Wednesday, May 31, 2017

hoa xong

Religions in Vietnam


There are a number of religions observed in Vietnam, the most popular of which is Mahayana, Buddhism, Confucianism and Taoism. Besides these are minorities of Roman Catholicism, Caodaiism, Hoa Hao, and Protestantism which appeared with the arrival of French colonization. Despite this broad spectrum of religions, most Vietnamese identify themselves as non-religious. They’d rather see themselves as spiritual who believe in another world of the deceased and who go to visit pagodas and temples to pray for health, luck and happiness on important occasions of the year.

Buddhism
Buddhism has the greatest number of followers among religions in Vietnam, comprising about 15% of the population (this number varies significantly according to the gatherers of data). The two streams of Buddhism- Mahayana coming from China to the North and Theravada coming from India to the South- characterize the practice of Buddhists in two regions, as well as formulate the differences in the architecture of worship infrastructure in the North and the South. The evolution in Buddhism practice in Vietnam is also highly influenced by Taoism, Confucianism and other indigenous religion, which drifts the focus away from self-meditation into complicated rituals. The teaching of cause and effect in Buddhism is prevalent in Vietnamese mindset and increasingly becomes a living guide for people.



Roman Catholicism
In the 16th century, Spanish and Portuguese roamed the world and spread their religion including a stop to Vietnam. During colonization, the French sped up the popularization of Catholicism, opening door for Western culture to enter Vietnam. Today there are about 6,000 churches of different size in this S-shaped country and about 6% of the population practicing Catholicism.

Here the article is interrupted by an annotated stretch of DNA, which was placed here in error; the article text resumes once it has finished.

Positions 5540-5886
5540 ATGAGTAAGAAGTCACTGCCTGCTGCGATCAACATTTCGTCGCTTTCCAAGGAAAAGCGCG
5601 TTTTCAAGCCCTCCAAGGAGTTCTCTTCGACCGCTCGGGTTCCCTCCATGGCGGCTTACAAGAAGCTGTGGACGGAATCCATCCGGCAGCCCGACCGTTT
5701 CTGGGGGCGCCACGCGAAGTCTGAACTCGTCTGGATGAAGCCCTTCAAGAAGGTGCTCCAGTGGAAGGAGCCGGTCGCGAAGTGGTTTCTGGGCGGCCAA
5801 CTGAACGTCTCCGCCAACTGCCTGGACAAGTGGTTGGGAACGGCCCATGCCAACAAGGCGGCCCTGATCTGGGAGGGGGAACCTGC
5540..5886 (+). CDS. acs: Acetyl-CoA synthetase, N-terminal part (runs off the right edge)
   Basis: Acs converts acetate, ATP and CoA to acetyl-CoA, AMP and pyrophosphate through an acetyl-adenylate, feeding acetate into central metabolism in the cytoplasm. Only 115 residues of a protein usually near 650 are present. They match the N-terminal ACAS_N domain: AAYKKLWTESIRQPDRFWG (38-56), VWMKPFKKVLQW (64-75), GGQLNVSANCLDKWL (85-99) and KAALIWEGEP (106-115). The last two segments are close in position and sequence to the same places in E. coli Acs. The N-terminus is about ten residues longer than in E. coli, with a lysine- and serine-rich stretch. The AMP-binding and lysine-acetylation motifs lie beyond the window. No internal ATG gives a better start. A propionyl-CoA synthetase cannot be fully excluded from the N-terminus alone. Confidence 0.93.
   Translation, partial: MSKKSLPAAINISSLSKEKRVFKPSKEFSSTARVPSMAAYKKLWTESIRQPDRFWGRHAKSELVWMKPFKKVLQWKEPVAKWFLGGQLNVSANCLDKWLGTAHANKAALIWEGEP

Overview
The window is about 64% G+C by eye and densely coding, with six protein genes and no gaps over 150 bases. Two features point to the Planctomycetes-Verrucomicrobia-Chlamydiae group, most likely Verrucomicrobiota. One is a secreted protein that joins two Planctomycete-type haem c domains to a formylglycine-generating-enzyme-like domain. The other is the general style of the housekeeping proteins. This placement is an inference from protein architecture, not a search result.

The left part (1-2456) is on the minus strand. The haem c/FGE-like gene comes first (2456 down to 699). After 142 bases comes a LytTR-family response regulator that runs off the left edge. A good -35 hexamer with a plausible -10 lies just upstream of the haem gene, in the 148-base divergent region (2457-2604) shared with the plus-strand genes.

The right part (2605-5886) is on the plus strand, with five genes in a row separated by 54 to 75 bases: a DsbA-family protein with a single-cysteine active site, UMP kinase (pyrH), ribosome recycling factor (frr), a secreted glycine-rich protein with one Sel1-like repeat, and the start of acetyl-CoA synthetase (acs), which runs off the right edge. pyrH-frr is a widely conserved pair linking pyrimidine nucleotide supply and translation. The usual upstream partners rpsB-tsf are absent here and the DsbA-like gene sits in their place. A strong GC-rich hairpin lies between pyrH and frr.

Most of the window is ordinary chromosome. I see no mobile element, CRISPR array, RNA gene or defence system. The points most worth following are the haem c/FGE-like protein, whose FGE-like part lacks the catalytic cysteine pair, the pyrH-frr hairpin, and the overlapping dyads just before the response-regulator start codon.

CaoDaiism
One of the few indigenous regions, CaoDaiism was established in 1926 based in Tay Ninh Holy Tower. It can be visualized as a modified Buddhism that harmonizes the practice of different religions. CaoDaiism worships Cao Dai, Buddha and Jesus, combines the teaching of Confucianism, Christianity and Taoism. The final goal is to teach its follower to live a balanced and benevolent life. A few practices include vegetarianism, worshiping ancestors, devoting to help the less advantaged, etc. There is an estimated 2.5% of Vietnam population is Cao Dai, mainly in Tay Ninh and a few scattering in the States, Europe and Australia.

Hoa Hao
Hoa Hao is also a recently established religion, founded in 1939 in An Giang. It bears similarity to both Catholicism and Jehovah Witness in that the founders of Hoa Hao are believed to be living Buddhas and that it encourages simple worshiping practice. If Mahayana Buddhism in the North involves colorful statues and well prepared offerings, Hoa Hao allows only flower and clean water. Events such as wedding or festival are organized simplest possible. About 1.5% of Vietnamese are followers of Hoa Hao.

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